Automation, broadly speaking, has been one of the most impactful areas of innovation of the past century. In global supply chains, it has had a monumental impact on efficiency and cost-effectiveness, resulting in higher profit margins and cheaper prices.
What exactly is supply chain automation though? If you’ve heard the term but aren’t yet familiar with what it is exactly, then you’ve come to the right place – read on for a quick look at the ins and outs.
Historically, supply chains have been highly labour-intensive. The main purpose of supply chain automation is pretty self-descriptive – to automate as many of these processes as possible, making them safer, cheaper and more efficient.
The kinds of roles that are often eliminated as a result of automation are often dangerous and repetitive in nature – not the kinds of jobs that people typically enjoy doing.
This not only improves the experienced quality of work environments, but it also makes them safer and less physically taxing for those who remain to guide and manage these systems.
Supply chain automation is implemented in a number of ways, generally using a range of advanced technologies.
In manufacturing and packing, advances in robotics have had a huge impact on supply chain automation. Robots are now used to carry out a range of roles in these environments, from painting new cars to finding packages and placing them on loading pallets.
As robotics technologies become increasingly advanced, we can expect automation to enter more and more areas of the supply chain.
Automated loading solutions play an integral part in the overall process of supply chain automation.
Solutions designed by companies such as Joloda Hyrdraroll are able to massively speed up loading processes in most warehouse environments, while simultaneously effectively eliminating the need for human operators.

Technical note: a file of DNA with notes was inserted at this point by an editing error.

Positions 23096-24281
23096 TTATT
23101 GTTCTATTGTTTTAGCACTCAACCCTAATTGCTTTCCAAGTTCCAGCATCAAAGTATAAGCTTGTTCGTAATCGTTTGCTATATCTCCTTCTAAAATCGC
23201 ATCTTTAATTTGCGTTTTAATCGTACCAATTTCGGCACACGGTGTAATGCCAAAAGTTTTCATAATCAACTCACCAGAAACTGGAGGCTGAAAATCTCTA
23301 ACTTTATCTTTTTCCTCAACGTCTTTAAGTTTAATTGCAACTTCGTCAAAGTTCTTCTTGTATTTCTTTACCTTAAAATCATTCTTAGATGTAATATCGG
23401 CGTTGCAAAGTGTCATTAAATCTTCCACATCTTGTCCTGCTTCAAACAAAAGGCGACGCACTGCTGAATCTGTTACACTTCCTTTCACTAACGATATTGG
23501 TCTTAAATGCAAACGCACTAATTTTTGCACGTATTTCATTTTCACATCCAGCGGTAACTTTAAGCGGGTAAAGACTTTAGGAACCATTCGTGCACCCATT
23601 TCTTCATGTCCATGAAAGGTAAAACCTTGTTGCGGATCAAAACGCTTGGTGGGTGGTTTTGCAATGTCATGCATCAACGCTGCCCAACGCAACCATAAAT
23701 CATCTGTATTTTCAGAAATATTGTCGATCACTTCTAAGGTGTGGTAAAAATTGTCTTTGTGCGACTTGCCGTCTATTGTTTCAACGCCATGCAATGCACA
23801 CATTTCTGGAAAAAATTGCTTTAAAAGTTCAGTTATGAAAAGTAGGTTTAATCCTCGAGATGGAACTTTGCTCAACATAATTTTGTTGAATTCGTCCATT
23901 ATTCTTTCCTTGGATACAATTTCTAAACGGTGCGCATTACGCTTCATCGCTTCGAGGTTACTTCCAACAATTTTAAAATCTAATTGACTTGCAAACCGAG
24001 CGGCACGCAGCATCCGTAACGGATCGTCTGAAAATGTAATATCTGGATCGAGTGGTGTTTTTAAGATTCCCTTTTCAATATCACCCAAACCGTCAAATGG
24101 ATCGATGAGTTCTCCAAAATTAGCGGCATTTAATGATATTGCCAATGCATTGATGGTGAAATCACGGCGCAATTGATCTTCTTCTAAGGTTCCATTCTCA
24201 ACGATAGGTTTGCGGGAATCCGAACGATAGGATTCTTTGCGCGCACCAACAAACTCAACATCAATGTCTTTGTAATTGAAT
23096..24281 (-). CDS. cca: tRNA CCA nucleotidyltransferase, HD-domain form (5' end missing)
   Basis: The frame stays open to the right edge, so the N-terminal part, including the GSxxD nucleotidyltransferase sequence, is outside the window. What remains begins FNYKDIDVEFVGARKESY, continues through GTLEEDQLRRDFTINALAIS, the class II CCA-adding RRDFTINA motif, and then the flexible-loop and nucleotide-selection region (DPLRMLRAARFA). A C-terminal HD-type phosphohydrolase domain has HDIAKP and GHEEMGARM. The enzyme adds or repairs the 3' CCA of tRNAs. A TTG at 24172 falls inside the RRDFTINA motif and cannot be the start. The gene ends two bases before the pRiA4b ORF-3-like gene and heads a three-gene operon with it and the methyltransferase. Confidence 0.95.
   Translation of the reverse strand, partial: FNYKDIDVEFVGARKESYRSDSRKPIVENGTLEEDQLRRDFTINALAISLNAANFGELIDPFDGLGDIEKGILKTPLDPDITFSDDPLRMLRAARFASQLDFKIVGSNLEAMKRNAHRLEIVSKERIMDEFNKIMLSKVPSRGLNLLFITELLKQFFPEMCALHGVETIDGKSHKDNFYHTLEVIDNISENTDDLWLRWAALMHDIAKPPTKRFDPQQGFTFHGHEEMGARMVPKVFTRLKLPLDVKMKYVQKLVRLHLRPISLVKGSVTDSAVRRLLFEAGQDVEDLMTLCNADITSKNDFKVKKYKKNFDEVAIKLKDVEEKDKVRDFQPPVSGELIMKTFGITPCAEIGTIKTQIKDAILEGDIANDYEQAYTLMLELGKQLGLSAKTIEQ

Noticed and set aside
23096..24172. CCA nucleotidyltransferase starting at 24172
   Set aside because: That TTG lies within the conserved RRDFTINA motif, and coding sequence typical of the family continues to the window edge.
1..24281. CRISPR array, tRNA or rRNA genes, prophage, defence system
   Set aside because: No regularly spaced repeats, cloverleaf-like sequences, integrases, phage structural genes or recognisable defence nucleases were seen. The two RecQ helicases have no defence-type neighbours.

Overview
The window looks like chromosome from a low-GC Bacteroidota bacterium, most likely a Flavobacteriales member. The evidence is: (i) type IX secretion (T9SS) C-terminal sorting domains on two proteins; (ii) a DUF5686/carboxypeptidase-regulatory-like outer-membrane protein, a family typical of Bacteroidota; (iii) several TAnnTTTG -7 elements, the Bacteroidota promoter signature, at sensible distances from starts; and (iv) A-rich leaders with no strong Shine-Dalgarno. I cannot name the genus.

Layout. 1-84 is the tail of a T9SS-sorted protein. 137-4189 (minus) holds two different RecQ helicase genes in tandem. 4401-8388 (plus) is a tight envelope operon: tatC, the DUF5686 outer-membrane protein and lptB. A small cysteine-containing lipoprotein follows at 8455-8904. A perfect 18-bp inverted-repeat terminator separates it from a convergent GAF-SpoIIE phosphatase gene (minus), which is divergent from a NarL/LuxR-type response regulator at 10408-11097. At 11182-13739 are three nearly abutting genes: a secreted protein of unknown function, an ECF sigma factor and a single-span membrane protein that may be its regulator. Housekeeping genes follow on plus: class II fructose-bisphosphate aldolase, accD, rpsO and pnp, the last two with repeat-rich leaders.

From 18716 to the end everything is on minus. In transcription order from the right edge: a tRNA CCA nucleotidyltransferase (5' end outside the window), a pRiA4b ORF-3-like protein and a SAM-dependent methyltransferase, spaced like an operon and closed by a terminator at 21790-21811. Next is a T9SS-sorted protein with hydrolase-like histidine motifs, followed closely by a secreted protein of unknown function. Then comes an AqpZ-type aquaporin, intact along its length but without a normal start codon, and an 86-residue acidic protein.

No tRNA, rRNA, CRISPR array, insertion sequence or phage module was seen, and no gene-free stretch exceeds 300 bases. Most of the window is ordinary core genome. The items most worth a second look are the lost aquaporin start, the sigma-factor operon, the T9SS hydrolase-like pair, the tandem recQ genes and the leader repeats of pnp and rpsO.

As a result of the decreased reliance on human labour, combined with other robotics technologies, these solutions can massively increase profit margins and result in a speedy ROI.
While robots and conveyor belts have had a massive impact on the more physical aspects of supply chain automation, artificial intelligence (AI) powered management systems and data-analysis tools are also starting to have an impact.
From making predictions in order to avoid potential bottlenecks to planning the routes that delivery lorries will take, these technologies are often able to make decisions much faster than their human counterparts, often based on far larger and more comprehensive datasets.
With AI developing at a break-neck pace, we’ll likely see these kinds of solutions implemented in more and more areas over the years to come.
Remaining up to date with automation solutions is critical for most businesses in the modern era, where remaining competitive means taking advantage of every innovation at your disposal. There are a number of places to keep an eye out for the latest tech, from industry journals to trade shows – make these check-ins a part of your weekly routine, and take these solutions seriously going forward.